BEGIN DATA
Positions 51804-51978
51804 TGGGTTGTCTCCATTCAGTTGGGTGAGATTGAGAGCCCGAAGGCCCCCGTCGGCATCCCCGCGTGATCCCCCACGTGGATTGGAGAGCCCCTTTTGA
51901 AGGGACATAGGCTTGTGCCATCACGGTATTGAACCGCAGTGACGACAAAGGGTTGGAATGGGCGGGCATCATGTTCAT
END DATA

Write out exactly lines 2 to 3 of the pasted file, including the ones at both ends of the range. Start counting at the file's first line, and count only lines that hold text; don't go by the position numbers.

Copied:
51804 TGGGTTGTCTCCATTCAGTTGGGTGAGATTGAGAGCCCGAAGGCCCCCGTCGGCATCCCCGCGTGATCCCCCACGTGGATTGGAGAGCCCCTTTTGA
51901 AGGGACATAGGCTTGTGCCATCACGGTATTGAACCGCAGTGACGACAAAGGGTTGGAATGGGCGGGCATCATGTTCAT